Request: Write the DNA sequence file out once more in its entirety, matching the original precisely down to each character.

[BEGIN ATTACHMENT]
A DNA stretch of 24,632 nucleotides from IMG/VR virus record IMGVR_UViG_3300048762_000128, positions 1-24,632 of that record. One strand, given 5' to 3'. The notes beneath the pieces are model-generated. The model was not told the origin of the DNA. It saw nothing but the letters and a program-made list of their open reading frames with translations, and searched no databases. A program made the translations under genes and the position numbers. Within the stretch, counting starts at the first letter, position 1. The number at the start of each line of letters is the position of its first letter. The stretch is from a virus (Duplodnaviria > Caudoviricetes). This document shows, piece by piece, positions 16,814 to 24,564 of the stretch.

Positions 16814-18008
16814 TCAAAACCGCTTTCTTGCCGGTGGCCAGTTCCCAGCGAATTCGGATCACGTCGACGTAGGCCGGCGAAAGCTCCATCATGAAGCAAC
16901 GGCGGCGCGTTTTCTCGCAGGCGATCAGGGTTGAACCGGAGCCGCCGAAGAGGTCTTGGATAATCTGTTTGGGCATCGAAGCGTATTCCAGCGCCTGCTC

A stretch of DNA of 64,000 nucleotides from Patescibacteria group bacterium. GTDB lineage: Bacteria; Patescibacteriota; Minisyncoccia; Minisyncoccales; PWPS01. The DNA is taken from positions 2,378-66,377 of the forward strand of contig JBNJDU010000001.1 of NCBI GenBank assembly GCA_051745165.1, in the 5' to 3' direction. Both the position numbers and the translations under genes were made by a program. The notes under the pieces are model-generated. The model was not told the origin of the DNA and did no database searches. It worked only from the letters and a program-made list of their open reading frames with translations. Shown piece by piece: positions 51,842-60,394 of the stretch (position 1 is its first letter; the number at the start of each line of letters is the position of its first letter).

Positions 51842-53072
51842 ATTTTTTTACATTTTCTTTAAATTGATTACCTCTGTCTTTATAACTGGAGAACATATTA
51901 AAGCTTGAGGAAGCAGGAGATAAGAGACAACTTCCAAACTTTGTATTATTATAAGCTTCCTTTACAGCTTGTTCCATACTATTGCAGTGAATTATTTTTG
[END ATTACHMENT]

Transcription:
A DNA stretch of 24,632 nucleotides from IMG/VR virus record IMGVR_UViG_3300048762_000128, positions 1-24,632 of that record. One strand, given 5' to 3'. The notes beneath the pieces are model-generated. The model was not told the origin of the DNA. It saw nothing but the letters and a program-made list of their open reading frames with translations, and searched no databases. A program made the translations under genes and the position numbers. Within the stretch, counting starts at the first letter, position 1. The number at the start of each line of letters is the position of its first letter. The stretch is from a virus (Duplodnaviria > Caudoviricetes). This document shows, piece by piece, positions 16,814 to 24,564 of the stretch.

Positions 16814-18008
16814 TCAAAACCGCTTTCTTGCCGGTGGCCAGTTCCCAGCGAATTCGGATCACGTCGACGTAGGCCGGCGAAAGCTCCATCATGAAGCAAC
16901 GGCGGCGCGTTTTCTCGCAGGCGATCAGGGTTGAACCGGAGCCGCCGAAGAGGTCTTGGATAATCTGTTTGGGCATCGAAGCGTATTCCAGCGCCTGCTC

A stretch of DNA of 64,000 nucleotides from Patescibacteria group bacterium. GTDB lineage: Bacteria; Patescibacteriota; Minisyncoccia; Minisyncoccales; PWPS01. The DNA is taken from positions 2,378-66,377 of the forward strand of contig JBNJDU010000001.1 of NCBI GenBank assembly GCA_051745165.1, in the 5' to 3' direction. Both the position numbers and the translations under genes were made by a program. The notes under the pieces are model-generated. The model was not told the origin of the DNA and did no database searches. It worked only from the letters and a program-made list of their open reading frames with translations. Shown piece by piece: positions 51,842-60,394 of the stretch (position 1 is its first letter; the number at the start of each line of letters is the position of its first letter).

Positions 51842-53072
51842 ATTTTTTTACATTTTCTTTAAATTGATTACCTCTGTCTTTATAACTGGAGAACATATTA
51901 AAGCTTGAGGAAGCAGGAGATAAGAGACAACTTCCAAACTTTGTATTATTATAAGCTTCCTTTACAGCTTGTTCCATACTATTGCAGTGAATTATTTTTG